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Arts & Crafts:
From William Morris to Frank Lloyd Wright

by Arnold Schwartzman

The author focuses on a British craftsmen, such as William Morris and Charles Rennie Mackintosh, who turned their backs on the mass production of the Industrial Revolution to form a ‘Round Table’ in order to establish a means of returning to hand-crafted products.

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How Was It Made? Block Printing William Morris Wallpaper

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Argyle Chair
Charles Rennie Macintosh

Bejeweled Glass
by Bob Brooke


Enameled glass has existed in one form or another since ancient Egypt, 1400 years before the invention of glassblowing. But it wasn’t produced in quantity until the days of the Roman Empire. After that, it appeared in medieval Egypt and Syria and through trading with Venetian merchants, Venice, from where it spread to the Holy Roman Empire. After a decline of enameled glass from the 1750s, French glassmakers in the late 19th century revived enameled glass in newer styles.

Enameled glass was glass which had been decorated with vitreous enamel—powdered glass, usually mixed with a binder, then fired to fuse the glasses. It produced brilliant and long-lasting colors and could be translucent or opaque. Unlike most methods of decorating glass, it allowed painting using several colors, and along with glass engraving, had been the main technique used to create the full range of images on glass.

The Romans used enamel to decorate glass vessels as early as the late Republican and early Imperial periods. Artisans either painted designs freehand or over the top of outlines.

Many pieces were either tall, clear drinking glasses painted with scenes of sex from mythology or violent hunting or gladiators fighting, and low bowls, dating to between 20 and 70 C.E., some of colored glass, painted with birds and flowers.

Venetian glassmakers used enameling on glass from the late 13th century, mostly to make beakers.

By the mid-15th century, Angelo Barovier's workshop was the most important in Venice. His family had introduced the technique in the past. Venetian glassmakers exported much of their glass to the Holy Roman Empire.Notonly didhis competitors copy his enameling technique, but so did those in Germany and Bohemia.

By the mid16th century, enameled glass ceased to be fashionable in Italy, but the broadly Venetian style remained popular in Germany and Bohemia until the mid-18th century, after which the remaining production was of much lower quality.

The schwarzlot style originated with the glassmaker Johann Schaper of Nuremberg in Germany around 1650. He used using only black enamel on clear or sometimes white milk glass. This was a relatively linear style, with images often drawing on printmaking at the time. Schaper himself was the best artist to use it, specializing in landscapes and architectural subjects.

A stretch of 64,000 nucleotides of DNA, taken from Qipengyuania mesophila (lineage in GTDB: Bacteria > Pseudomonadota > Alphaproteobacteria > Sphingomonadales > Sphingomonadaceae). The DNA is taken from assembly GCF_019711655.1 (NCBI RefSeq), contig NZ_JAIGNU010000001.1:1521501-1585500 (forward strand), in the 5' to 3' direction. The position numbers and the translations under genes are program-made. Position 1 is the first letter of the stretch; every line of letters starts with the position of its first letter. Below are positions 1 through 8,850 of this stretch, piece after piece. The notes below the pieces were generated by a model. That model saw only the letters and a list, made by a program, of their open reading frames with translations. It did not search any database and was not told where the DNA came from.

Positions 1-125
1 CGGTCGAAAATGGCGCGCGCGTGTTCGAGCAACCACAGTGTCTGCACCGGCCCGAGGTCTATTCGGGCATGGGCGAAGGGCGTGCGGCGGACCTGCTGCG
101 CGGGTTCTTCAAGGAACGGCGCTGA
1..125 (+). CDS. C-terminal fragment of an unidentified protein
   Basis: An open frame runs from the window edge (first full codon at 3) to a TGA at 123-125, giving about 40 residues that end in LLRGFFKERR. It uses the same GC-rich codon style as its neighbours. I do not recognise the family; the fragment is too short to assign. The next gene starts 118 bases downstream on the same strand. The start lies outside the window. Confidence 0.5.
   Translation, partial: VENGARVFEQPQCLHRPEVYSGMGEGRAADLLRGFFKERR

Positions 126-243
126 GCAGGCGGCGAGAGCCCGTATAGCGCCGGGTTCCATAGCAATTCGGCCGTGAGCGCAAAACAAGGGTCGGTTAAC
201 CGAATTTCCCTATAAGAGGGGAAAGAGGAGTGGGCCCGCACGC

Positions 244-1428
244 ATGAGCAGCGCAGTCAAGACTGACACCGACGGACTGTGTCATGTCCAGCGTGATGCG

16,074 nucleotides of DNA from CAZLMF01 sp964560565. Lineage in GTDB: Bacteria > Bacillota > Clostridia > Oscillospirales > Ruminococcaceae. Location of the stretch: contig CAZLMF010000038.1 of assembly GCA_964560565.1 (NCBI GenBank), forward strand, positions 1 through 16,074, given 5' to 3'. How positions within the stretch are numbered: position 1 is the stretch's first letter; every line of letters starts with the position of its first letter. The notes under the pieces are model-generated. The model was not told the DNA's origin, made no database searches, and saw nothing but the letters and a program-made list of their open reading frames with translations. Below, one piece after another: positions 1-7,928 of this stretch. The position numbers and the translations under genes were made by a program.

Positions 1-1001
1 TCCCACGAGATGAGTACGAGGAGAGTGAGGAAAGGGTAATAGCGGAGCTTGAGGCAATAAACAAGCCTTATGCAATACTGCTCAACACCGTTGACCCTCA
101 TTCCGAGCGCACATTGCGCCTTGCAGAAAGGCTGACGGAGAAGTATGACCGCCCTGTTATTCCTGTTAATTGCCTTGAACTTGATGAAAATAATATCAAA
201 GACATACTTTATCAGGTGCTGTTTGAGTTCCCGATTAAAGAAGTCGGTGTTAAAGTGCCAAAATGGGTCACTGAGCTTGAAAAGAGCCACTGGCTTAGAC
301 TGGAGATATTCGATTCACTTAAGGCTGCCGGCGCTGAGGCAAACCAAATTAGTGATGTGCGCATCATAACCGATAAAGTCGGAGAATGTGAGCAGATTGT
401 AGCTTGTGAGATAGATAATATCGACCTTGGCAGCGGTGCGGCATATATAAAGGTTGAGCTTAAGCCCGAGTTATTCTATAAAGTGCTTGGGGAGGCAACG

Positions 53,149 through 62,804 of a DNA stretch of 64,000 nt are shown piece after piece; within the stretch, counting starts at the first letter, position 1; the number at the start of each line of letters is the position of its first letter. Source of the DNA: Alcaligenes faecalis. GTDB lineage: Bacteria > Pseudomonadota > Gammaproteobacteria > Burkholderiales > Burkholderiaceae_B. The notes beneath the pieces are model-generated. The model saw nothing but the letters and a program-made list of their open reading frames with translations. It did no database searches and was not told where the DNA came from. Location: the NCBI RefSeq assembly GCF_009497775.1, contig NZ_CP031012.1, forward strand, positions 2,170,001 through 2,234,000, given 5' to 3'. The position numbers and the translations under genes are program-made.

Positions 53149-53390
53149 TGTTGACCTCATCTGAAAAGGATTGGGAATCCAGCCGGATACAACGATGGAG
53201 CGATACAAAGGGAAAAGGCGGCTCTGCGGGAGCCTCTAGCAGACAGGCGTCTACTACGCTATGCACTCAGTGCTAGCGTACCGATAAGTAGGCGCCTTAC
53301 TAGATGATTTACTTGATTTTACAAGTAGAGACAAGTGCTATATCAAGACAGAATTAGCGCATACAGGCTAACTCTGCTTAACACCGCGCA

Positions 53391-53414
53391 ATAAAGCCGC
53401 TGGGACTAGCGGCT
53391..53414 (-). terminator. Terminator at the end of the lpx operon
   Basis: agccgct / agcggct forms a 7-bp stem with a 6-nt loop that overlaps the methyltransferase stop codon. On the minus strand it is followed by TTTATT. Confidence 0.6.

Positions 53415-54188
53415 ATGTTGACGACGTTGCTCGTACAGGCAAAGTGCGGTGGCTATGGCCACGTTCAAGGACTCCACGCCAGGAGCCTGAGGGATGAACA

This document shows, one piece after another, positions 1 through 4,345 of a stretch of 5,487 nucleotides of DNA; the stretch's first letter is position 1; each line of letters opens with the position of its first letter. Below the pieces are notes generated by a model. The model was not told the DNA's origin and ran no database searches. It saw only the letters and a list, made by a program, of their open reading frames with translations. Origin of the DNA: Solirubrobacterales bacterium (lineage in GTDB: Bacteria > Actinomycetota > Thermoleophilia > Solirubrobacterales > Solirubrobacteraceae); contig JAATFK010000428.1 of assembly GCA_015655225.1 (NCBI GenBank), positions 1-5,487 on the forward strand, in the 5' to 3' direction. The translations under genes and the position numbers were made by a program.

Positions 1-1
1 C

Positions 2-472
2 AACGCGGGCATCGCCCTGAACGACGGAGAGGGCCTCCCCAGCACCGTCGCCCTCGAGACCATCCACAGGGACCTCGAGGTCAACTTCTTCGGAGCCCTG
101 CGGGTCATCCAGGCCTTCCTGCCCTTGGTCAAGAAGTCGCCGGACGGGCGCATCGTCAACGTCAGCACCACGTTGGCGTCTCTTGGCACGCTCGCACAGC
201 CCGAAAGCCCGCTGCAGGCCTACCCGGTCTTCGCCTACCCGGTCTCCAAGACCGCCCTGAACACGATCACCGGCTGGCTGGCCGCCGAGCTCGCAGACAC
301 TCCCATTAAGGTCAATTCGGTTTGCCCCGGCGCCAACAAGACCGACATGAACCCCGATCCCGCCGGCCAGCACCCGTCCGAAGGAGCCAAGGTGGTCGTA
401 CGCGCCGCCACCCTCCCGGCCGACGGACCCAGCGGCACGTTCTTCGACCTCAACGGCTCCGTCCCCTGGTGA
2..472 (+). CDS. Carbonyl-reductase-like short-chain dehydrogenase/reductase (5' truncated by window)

In the 19th century there was increasing technical quality in many parts of Europe, initially with revivalist or over-elaborate Victorian styles. In the later part of the century fresher and more innovative designs, often anticipating Art Nouveau, were led by French makers such as Daum and Émile Gallé. It was for the first time possible to kiln-fire pieces, greatly simplifying the process and making it more reliable, reducing the risk of having to reject pieces and so allowing more investment in elaborate decorative work. The Prague firm of Moser was a leading producer.

Victorian glassmakers produced relatively large vases or bowls for display in either Arts and Crafts and Art Nouveau styles, which was especially well suited to glass.

WATCH A VIDEO:  Enameling on Glass

The Enameling on Glass Technique
To enamel glass, artisans mixed powdered glass, either already colored or clear glass mixed with the pigments, with a binder such as gum arabic, resulting in a thick liquid texture allowing it to be painted with brushes. Generally, the desired colors only appeared after the piece had been fired, adding to the artist's difficulties. Artists applied the paint to the vessel, called a “blank,” which had already been formed. Once painted, the enameled glass vessel had to be fired at a temperature high enough to melt the powder, but low enough that the vessel itself was only softened sufficiently to fuse the enamel with the glass surface, but not enough to deform or melt the original shape. During the firing, the binding and demarcating substances burned away.

Originally, glassworkers achieved the enamel firing by holding the vessel in a glass furnace on a long iron rod called a pontil. But during the 19th century, they used enamels with a lower melting point, enabling the second firing to be done in a kiln.

The melted enamels left a layer of glass projecting very slightly above the vessel’s surface. By this time, glassmakers often used enameling in combination with gilding. Sometimes elements of the "blank," such as handles, had to be added after the enamel paints, during the second firing.

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